As uncertainties linger over the actual date of the rollout of the goods and services tax (GST) regime, the textile industry has asked the government to bring parity in the excise duty structure of man-made and cotton fibres in the coming Budget itself.
At present, while a 12.5% excise duty is imposed on man-made fibres, cotton fibres attract none. The suggestion was made at a pre-Budget meeting with finance minister Arun Jaitley on Tuesday.
The industry was under the assumption that with the introduction of the GST regime, its demand for erasing the duty gap could automatically be addressed, said a senior government official. However, with the Centre and states yet to iron out differences on several sticking points, analysts have ruled out the introduction of the new indirect tax regime at least before September 2017.
The industry has been demanding a reduction in the excise duty on man-made fibres, saying such a disparity is preventing domestic synthetic fibre producers from scaling up operations. The huge duty difference has ensured that India’s textile market remains cotton-driven, in a stark contrast with the trend globally, apart from eroding the country’s export competitiveness in the man-made fibre segment. While man-made fibres account for around 60-70% of the world’s total fibre consumption, they make up for just 30-40% of Indian fibre demand (with cotton textiles contributing the rest).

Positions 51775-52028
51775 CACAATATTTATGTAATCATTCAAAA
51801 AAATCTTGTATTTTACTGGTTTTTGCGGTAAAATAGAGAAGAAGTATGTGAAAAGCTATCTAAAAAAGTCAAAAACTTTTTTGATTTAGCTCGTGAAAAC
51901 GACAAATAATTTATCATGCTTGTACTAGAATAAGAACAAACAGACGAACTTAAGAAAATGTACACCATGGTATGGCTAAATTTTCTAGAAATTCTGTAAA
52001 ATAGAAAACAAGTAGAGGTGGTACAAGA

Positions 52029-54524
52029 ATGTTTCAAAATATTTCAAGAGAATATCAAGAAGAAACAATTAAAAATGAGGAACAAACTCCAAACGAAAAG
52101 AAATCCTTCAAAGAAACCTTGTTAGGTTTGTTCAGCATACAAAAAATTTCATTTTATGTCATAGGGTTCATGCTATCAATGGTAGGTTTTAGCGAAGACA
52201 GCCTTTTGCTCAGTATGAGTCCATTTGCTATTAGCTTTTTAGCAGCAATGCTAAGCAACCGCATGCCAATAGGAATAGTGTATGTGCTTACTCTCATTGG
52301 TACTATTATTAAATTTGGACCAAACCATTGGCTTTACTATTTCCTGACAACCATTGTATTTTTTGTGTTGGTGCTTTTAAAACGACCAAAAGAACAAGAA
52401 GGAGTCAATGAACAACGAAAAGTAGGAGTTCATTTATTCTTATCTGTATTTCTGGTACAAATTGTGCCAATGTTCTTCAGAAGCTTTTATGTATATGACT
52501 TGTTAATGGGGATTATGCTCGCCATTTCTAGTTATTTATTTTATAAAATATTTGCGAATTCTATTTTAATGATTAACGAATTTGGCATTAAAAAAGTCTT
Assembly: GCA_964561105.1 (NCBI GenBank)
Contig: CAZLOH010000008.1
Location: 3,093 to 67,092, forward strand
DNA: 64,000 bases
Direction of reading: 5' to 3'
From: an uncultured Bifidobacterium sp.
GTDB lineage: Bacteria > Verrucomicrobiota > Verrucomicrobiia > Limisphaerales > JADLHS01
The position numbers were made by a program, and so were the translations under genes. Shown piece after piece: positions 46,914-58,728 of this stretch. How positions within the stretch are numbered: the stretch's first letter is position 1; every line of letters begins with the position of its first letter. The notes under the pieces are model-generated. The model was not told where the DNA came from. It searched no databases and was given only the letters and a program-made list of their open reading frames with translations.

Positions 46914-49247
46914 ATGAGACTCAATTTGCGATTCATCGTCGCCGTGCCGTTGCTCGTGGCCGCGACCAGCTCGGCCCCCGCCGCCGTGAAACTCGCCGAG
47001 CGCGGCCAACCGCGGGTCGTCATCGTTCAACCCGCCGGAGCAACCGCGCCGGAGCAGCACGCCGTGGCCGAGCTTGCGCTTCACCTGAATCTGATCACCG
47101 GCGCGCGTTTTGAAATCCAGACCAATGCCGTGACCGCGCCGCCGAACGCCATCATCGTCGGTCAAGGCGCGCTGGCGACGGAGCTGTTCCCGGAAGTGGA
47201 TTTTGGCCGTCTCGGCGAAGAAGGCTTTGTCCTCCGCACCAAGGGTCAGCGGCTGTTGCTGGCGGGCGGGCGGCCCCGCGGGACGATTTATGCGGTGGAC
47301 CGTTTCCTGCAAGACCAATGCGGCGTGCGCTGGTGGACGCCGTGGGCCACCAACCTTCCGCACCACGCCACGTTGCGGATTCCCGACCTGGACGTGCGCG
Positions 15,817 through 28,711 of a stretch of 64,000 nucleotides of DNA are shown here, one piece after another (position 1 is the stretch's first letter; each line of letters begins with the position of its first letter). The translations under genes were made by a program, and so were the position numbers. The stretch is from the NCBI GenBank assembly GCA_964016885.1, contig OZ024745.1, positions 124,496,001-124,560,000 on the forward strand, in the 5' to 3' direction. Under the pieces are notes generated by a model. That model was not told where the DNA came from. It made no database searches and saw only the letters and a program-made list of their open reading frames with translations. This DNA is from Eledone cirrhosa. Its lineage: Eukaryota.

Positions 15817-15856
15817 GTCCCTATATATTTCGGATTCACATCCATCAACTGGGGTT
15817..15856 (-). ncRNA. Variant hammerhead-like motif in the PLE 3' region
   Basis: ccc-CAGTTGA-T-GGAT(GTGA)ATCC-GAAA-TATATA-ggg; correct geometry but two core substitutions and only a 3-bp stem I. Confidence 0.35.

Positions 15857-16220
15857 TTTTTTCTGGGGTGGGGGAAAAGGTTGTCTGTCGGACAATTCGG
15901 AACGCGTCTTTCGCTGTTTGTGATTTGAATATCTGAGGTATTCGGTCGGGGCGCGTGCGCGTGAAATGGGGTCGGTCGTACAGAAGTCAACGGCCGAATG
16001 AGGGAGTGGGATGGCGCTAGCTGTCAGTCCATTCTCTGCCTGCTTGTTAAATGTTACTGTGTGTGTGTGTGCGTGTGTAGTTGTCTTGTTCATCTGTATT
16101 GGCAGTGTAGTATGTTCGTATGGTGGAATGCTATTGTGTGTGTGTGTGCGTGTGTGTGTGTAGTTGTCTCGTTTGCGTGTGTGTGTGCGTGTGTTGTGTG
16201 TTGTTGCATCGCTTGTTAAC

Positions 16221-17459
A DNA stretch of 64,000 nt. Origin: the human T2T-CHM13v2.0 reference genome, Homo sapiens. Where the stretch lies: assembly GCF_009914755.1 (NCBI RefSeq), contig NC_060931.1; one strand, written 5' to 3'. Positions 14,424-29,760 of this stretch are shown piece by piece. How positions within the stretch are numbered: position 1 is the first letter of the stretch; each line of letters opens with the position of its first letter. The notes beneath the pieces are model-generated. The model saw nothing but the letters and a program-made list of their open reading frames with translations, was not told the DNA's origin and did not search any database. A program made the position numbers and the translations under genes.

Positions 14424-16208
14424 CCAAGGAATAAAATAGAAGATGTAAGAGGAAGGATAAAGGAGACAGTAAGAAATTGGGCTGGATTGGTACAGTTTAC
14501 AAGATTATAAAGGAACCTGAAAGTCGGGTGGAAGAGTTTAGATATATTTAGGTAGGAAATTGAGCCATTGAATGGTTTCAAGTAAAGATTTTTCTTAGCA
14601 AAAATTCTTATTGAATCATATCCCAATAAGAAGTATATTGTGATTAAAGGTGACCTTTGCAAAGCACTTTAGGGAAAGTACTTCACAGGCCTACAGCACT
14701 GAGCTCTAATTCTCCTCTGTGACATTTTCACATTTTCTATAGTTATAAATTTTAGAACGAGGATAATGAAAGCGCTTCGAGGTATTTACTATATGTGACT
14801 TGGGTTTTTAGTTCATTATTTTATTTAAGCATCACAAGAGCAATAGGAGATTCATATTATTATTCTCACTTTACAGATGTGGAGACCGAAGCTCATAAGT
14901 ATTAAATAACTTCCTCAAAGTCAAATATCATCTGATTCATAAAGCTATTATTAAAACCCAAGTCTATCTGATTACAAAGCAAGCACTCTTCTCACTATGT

OP Lohia, chairman of Indo Rama Synthetics, told FE that since the GST is unlikely to be a reality before September, the government should, in the least, cut the excise duty on man-made fibre to 6% from 12.5%.
It would also set the stage for the levy of a 5% duty for both cotton and man-made fibres under the GST regime, as many are expecting, he said. Synthetic fibre is a poor man’s necessity, as cotton fibre is more expensive, he added.
The excise duty on man-made fibres, which was as low as 4% in 2009-10, was raised by the previous government. This came as a shocker to synthetic fibre producing companies that had invested much in expanding capacity to cater for growing domestic demand for man-made fibre, Lohia said.
Also, as Lohia pointed out, the hike in the excise duty massively dented growth in the synthetic fibre segment—from roughly 10% in 2009-10 to a meagre 0-5% annually in recent years.Even the textile ministry has supported the industry’s contention in recent years.
FE had earlier reported that in a presentation to Prime Minister Narendra Modi in 2014-15, then textile secretary SK Panda had listed “rationalisation” of duties on man-made fibres as one of the eight short-term initiatives the ministry wanted to be addressed under the ‘make in India’ programme.